By now several facts are well known. The Uttarakhand Disaster Management Authority, constituted under the chairmanship of the chief minister, has had no meetings in the past six years. Successive CAG reports have made scathing remarks on the lack of disaster management preparations in the state. Indiscriminate mining, haphazard urbanisation, rampant cutting of trees and forest covers, use of dynamites for road construction, encroachments, buildings, hotels, guest houses and travel lodges on the river bed, too many hydropower projects, changing river courses, poor structural safety - this was clearly a Himalayan tsunami waiting to happen.

The Kedarnath Temple amid damaged surroundings by flood waters at Rudraprayag in the Himalayan state of Uttarakhand this week

Locals in the affected areas claim that this is only the trailer of the massive destruction that is lurking in this region of the country. Many are calling it a 'Human Tsunami'. Uttarakhand is prone to frequent flash floods, landslides and cloud bursts. Climate change is impacting rainfall and cloud bursts in the Himalayan region which have already seen increase in temperature that are two to three times higher than the average global temperature rise of 0.9 degrees.

Against this background, the state has miserably failed to develop any systems of early warning, forecasting and disseminating rainfall and landslide related information. Technology is available that can predict cloud bursts at least three hours in advance but no such sophisticated equipment is used in the state.

In 2008, the Doppler radar system was sanctioned for Uttarakhand but due to lack of coordination between NDMA, IMD and the Uttarakhand government, it was not purchased.

There are other challenges. Uttarakhand is politically as fragile as its mountain ranges. With six different individuals holding the chief minister position during the last 13 years, since the formation of the state in 2000, the average tenure of each has been two years. This has resulted in lack of continuity and failure in getting a firm grip on the issues plaguing the state.

Locals in the affected areas claim that the floods are only the trailer of the massive destruction that is lurking in this region of the country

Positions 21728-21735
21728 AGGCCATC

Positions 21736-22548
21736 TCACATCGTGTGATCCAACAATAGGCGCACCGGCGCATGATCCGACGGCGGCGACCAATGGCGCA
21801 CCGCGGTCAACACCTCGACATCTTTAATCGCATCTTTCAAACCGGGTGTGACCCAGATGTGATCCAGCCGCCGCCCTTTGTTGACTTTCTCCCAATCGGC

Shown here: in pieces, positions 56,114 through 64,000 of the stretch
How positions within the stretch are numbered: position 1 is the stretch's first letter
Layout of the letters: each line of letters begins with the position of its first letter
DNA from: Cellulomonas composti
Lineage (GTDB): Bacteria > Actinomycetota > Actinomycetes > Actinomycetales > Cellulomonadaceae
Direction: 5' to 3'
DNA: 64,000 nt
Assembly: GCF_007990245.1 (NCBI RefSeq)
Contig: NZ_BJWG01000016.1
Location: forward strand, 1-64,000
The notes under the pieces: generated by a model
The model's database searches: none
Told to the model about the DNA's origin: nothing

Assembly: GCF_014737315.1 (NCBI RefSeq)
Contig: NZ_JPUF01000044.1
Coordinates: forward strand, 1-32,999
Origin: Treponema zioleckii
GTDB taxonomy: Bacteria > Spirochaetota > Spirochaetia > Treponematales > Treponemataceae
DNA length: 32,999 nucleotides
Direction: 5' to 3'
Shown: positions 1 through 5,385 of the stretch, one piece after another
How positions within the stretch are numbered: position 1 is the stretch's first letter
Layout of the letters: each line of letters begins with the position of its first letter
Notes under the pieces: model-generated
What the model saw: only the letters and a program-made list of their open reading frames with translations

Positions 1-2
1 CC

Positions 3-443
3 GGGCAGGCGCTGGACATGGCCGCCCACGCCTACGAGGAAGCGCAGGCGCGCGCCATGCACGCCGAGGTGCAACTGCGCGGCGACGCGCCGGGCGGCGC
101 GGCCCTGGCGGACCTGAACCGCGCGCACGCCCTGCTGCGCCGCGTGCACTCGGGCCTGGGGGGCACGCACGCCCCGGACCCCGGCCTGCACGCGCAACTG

These figures look even more ominous when compared with Himachal Pradesh, Uttarakhand's Himalayan neighbour. Himachal has had five chief ministers during the past 60 years. Only two, Virbhadra Singh and Prem Kumar Dhumal, have held the reign of the state since the past 20 years.

The political fragility has resulted in ad-hoc and unplanned development. Successive governments have failed in creating any sort of medium term or long-term plan or vision for the state. Most decisions appear unconnected and lack coherence. They are mostly random in nature and pander to the demand of the moment. Political instability and inexperience have also resulted in lack of articulation about the firm and correct position to be taken by the state in several matters that are most important for them. Programmes and policies are started but often get stopped due to frequent changes. In this scenario how is sustained development possible?

Who is responsible? Clearly, the major defaulter is the political leadership of the state and the government of the day. The political leadership in Uttarakhand, with the exception of a few distinguished and sincere politicians, is widely perceived as being either corrupt and/or incompetent. Internal squabbles hardly leave any time for senior party leaders to give any quality time for public issues, strategic planning and the long-term development of the state.

Just before the massive disasters struck Uttarakhand, five MLAs of the ruling party were camping in Dehradun, for a few days, protesting against their own government and complaining about the lack of development in their respective constituencies. Bureaucracy is being adversely affected. When politicians frequently complain that bureaucrats are not listening to them and the bureaucrats retort that the politicians do not let them work, the leadership deficit at the highest levels becomes clear.

The government is now staring at mammoth challenges. They need to act and act quick on multiple fronts. As Uttarakhand continues to grapple with inclement weather affecting rescue operations and identification and disposal of dead bodies, the next set of action items need to be ready. Detailed impact assessment of affected areas and the learnings from this tragedy need to be documented. Immediate compensation of the locals needs to be finished on a war footing. Roads and bridges need repairs. Hospitals and food supplies need strengthening. Livelihoods dependent on the Char Dham Yatra need to be restored. It's a long list that requires serious planning, coordination and execution.

What next? Where does Uttarakhand finally move from here? This is not only a time to mourn, but also to reflect and create a blueprint for its future and destiny. The policy makers can move in either of the two directions-either follow the path that they have taken earlier and rebuild Uttarakhand on the poor foundation of unscrupulous and unplanned development. Or take a radical, new path and come up with a innovative and inclusive model of development built on the foundation of modern disaster management techniques and equal concern for the environment and livelihoods. This needs to be the starting point for this development strategy. This path will further require an open mind, belief in science and technology, exemplary leadership and genuine compassion and empathy for Uttarakhand. Let's see who is listening and will stand up to the challenge.

(The writer is the former COO of 108 government emergency services in Uttarakhan)